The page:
This two-acre onion field was being watered by hand. It was fascinating–like watching a well-choreographed dance. The equipment, which seems so rudimentary, is really well made, and the process is extremely balanced. The man was using both containers at the same time. I watched the entire thing and what was really profound is that two men using watering buckets could irrigate a two-acre field in about two hours without a word spoken. They both were in their 70s and had enormous physical strength, but what I saw was less about physical exertion and more about careful planning and balance. There was a great calm about the whole experience. It was a beautiful, silent dance.
I spent the entire next winter in the Andes in terraced fields built by the Incas that were so steep that farmers were known to fall out of them.
Capturing this image was a three-day process in order to get the lighting right. It gave me a lot of respect for Ansel Adams who would sit and wait for days just to make one frame.
I also traveled to East and Central Africa to try to catch a glimpse of the remnants of the few traditionally agrarian tribes that were still there. Pastoralists were dominant in those regions, but there were some really interesting examples of agrarian people making their own tools and doing some pretty cool stuff.
This photo was taken in the mountains of Burundi at the market in a little town called Ijenda where I lived for a while. The sorghum that the women are working with is made into a slightly fermented drink that’s sipped communally out of a common gourd with straws cut from a local tree. At the time, it was a very popular drink, but you would never see somebody sitting at home alone drinking it. It was a communal and social experience.
There’s an energy to this image of the women, a kind of excitement and enthusiasm around what’s happening. It’s a swirl of color and energy.
There was, at times, a tendency for me to romanticize the experiences I was having with the people I was visiting and sometimes to project my own ideas onto what I was seeing, feeling and experiencing as I was photographing them, but I had to keep all that in check.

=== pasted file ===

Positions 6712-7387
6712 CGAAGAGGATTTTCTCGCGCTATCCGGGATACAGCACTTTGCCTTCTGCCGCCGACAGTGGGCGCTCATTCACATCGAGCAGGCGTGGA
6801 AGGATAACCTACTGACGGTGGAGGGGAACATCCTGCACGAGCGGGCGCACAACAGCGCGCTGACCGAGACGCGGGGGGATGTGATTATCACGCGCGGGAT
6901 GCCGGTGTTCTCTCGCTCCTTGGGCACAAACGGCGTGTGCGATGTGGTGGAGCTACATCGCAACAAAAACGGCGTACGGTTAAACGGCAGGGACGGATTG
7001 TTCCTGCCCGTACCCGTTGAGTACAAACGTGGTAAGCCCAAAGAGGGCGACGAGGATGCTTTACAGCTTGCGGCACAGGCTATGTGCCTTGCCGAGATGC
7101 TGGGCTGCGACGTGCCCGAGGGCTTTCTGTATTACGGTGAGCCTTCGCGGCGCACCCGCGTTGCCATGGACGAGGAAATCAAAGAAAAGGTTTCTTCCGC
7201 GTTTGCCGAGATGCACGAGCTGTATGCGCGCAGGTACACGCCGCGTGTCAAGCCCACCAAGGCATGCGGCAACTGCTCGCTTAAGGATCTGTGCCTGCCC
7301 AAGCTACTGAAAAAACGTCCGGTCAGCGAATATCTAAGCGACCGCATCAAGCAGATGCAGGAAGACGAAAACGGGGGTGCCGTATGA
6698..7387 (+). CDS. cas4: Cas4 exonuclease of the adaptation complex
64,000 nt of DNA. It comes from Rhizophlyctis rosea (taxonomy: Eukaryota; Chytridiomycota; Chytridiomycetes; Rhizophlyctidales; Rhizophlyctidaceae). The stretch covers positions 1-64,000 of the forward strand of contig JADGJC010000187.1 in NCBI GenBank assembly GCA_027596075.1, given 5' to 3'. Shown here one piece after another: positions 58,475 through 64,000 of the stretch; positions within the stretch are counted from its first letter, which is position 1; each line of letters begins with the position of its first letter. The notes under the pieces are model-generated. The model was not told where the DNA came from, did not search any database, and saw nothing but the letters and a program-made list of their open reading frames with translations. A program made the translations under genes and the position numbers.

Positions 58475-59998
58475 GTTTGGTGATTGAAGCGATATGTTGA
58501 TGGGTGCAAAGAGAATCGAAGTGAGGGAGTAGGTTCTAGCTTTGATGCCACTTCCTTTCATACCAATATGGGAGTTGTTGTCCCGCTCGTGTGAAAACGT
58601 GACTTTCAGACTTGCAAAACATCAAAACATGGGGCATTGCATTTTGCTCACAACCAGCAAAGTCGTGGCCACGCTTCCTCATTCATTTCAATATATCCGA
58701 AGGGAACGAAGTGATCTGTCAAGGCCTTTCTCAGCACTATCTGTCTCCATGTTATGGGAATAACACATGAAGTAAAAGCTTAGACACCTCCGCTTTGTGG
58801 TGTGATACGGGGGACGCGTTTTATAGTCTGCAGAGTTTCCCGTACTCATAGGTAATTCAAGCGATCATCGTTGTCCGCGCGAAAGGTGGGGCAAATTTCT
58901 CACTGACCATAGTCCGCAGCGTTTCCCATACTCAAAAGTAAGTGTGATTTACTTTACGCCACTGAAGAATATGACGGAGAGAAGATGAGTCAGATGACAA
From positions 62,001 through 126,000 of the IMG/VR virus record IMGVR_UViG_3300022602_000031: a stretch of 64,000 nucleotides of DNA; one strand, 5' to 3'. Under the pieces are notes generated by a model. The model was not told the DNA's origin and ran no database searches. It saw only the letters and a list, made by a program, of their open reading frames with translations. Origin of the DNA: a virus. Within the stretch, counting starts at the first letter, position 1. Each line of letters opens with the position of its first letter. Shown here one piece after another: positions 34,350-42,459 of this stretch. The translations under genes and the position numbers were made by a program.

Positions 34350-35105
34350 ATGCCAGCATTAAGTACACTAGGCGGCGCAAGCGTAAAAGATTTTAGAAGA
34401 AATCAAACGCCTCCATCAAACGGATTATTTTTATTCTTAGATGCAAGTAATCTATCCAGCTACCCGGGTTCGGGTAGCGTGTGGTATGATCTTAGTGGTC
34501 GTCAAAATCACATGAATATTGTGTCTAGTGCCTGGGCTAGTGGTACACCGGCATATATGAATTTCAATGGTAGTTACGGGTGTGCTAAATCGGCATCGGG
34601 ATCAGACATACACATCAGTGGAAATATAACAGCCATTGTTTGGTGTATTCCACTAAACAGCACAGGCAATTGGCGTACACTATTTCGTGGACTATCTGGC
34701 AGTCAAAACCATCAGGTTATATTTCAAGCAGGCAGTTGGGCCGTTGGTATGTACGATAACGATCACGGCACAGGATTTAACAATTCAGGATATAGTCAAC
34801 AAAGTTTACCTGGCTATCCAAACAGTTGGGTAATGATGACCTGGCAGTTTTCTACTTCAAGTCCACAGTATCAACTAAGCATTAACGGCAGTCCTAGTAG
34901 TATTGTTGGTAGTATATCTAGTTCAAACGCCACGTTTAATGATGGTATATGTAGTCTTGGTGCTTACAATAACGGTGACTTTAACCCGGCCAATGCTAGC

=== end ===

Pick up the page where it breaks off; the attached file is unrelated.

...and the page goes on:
People are basically just trying to survive, but the simplicity of some of those farming systems and the long history of those people on the land hold valuable information for modern destructive society.
The Moroccan markets are just incredible. I love the visual perspective of the passing of feet, the colorful clothing, the robes that people were wearing, and the vendor on the ground selling citrus and other items.
After Africa, I went to Southern Europe to Sicily and other places where I could photograph remnants of the traditional agriculture of that region.
In this image of an Italian olive merchant, you can see the diversity of olive varieties. There is also a diversity in the ways that olives were prepared, which is an almost lost art, but one that is coming back.
Traveling in Italy, I saw olive and carob trees that were four to five thousand years old growing wrapped around each other. The planting together was intentional because the carob is a legume that fixes nitrogen and feeds the olive tree.
Those ancient, long-term perennial systems are some of the most interesting to me because I’ve always believed that the fundamental structure of a farm has to be the perennial. The perennials have to be the anchor on the farm on many different levels—holding soil, creating habitat, reducing the churning of the ground, providing shade, etc. The folks in Italy know so much about all of that, as well as the importance of having a lot of diversity in their cultivars.
This image is from the Russian far east near Ulan-Ude in East Siberia. It’s so emblematic of the time: the style of dress, the soldiers and the seriousness with which people reflect on their cabbages.
David Brower had invited me to go to the Russian far east to Baikal the year I turned 40 (27 years ago). He had just turned 80. David had a longtime interest in Lake Baikal in Siberia because it is the oldest, deepest and largest body of freshwater on the planet with species that don’t exist anywhere else. David felt that it was one of the planet’s critical ecological cornerstones that needed to be preserved.